The point being, every player has their story. Gary Harris has his own story too. His rookie year was wasted by his rookie coach, but he made a massive jump in production from his first to second season (basically a guarantee), followed by an equally impressive jump from his second to third season.

The impressive part? His minute-per-game average dropped. No other player had their minutes drop from second to third season. The main reason for this drop was due to the Nuggets’ convoluted roster and Harris’ injury issues. This next year with hopefully both issues solved, there should be no reason for Harris to average less than 33 minutes a night.

Because when a player makes such a massive jump in efficiency, the smart thing to do is push them as hard as they can take it.

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That’s right. Through three seasons, Gary Harris posted the fourth highest true shooting percentage (61.1 TS%) of anyone in this group. The only ones above him? Hall-of-Famer Reggie Miller, five-time All-NBA stud Sidney Moncrief, and likely Hall-of-Famer James Harden.

The way that Harris accomplished this isn’t seen around the league as “star-like” tendencies, but because Harris is a smart basketball player. He has taken advantage of Nikola Jokic’s strengths by moving around the perimeter for open spot ups, cutting to the basket, and leaking out in transition. For both players, there is still room to grow and get better in these aspects, but their chemistry has put them in a great position to succeed thus far.

The next step for Harris is to improve his numbers while handling the basketball. Whether it be in pick and roll, hand offs, or isolations, Harris has room for improvement.

These are Harris’ overall Synergy numbers, which paint a picture of how far along Harris is already:

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That’s right, Harris ranks as good to excellent in every category except in hand offs and isolation. As a pick and roll ball handler, he was still good, but there’s room for improvement, particularly in passing situations.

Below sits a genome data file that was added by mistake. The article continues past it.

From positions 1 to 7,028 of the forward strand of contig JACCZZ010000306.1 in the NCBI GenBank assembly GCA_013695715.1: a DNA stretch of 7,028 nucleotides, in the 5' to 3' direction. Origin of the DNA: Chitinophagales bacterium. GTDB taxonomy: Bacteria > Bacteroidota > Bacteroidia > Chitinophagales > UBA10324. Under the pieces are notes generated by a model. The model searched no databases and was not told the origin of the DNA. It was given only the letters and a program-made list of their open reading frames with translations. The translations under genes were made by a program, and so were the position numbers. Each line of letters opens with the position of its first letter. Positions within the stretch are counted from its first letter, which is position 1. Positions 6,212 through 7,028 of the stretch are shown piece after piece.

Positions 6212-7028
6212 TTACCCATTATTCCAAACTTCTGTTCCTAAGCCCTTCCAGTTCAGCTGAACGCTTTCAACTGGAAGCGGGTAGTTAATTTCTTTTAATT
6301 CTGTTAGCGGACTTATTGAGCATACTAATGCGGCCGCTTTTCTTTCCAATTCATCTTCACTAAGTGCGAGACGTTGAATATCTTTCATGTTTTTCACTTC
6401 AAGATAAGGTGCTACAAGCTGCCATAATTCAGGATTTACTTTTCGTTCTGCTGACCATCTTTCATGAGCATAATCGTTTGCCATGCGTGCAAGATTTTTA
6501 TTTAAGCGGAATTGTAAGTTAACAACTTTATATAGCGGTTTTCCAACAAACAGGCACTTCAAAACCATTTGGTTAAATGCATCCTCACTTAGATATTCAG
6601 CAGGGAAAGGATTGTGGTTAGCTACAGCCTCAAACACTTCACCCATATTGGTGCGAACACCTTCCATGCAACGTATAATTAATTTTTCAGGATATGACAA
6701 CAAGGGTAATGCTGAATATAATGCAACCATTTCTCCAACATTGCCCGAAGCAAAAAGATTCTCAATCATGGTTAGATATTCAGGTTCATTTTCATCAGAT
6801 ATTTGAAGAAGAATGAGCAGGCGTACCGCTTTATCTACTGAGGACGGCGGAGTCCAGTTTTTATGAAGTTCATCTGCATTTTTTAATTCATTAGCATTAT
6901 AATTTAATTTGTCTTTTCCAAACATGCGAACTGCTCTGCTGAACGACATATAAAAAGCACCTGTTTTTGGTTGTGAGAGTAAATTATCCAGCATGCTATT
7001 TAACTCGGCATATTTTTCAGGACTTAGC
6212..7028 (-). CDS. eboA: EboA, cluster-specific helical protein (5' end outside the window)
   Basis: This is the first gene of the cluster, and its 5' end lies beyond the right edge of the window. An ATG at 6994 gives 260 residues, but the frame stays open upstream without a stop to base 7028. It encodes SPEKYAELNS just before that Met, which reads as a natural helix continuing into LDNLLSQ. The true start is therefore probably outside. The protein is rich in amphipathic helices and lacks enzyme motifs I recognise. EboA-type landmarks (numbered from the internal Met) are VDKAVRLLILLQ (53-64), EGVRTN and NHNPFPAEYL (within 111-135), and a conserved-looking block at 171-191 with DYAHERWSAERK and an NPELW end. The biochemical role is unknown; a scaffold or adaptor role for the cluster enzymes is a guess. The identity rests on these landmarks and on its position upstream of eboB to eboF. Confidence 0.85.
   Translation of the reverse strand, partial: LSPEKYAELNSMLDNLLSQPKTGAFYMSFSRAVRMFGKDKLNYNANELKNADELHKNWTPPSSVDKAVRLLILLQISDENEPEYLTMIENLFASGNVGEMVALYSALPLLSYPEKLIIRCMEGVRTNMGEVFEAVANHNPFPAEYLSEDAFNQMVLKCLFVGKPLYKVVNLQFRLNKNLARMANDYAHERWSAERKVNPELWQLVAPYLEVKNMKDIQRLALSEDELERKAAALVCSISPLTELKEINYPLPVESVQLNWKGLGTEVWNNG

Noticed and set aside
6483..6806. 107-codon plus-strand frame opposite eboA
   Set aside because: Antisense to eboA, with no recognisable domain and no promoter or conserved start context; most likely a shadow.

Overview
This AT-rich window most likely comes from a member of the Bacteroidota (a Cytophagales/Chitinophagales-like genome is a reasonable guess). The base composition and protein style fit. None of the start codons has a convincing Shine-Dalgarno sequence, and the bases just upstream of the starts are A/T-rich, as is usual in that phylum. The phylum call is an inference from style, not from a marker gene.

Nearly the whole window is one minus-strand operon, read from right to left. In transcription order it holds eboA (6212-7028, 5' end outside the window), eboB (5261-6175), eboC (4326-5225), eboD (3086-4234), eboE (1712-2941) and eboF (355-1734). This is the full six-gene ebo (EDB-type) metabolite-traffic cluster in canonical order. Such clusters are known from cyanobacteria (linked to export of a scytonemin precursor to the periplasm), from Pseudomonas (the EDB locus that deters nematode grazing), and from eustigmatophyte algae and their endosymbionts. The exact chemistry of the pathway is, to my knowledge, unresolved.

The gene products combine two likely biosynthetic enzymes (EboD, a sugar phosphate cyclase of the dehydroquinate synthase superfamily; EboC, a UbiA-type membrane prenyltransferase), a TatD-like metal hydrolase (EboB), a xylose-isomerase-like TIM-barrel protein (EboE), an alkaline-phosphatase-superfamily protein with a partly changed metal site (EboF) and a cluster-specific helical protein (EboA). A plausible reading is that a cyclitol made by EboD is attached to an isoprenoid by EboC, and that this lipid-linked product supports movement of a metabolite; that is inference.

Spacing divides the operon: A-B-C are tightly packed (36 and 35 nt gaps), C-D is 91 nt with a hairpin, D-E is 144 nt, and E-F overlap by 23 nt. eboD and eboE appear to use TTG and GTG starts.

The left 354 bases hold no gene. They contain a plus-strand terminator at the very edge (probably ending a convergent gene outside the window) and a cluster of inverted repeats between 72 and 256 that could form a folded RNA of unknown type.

In this video, the read is easy. The defender helps from one pass away, and Harris is smart enough to understand that an open corner three in rhythm is an excellent pass to make.

Where he will need to continue to improve is with this pass above. This is a more complex read because the help is coming from the weak side, and the window is much smaller to make the play. Harris was excellent at hitting the big man in the high pick and roll this year, with his passes placing him in the 93rd percentile among all players. Where he didn’t excel in was finding the spot up shooters from this location, and watching the video back, Malik Beasley becomes wide open if Harris holds the ball a split second longer under pressure.

These are reads that Harris should develop with time. In the side pick and roll, Harris is much better at making the simple read: drive to the rim, pass to the rolling big man, or pass back out to the top of the arc. His chemistry with Jokic in these plays is evident, as he is close to mastering the pocket pass that frees up the roll man so well.

This is technically a hand off, but it might as well be a side pick and roll if Harris waits half a second to use the pick set by Jokic. Still, his timing and shoddy defense combine for an easy dunk.

There are a couple of reasons why Harris’ hand off numbers are below average. One of them is his frequency, as defenses knew what he was going to do with the ball once he received it. This will improve over time as Harris learns to be more crafty. Another is that he simply may have had a down year in that department. In 2015-16, he finished in the 56th percentile on the third highest frequency in the NBA. This season? The 30th percentile on the seventh highest frequency. As Harris expands his pick and roll game, teams will have less opportunity to take away his hand offs specifically.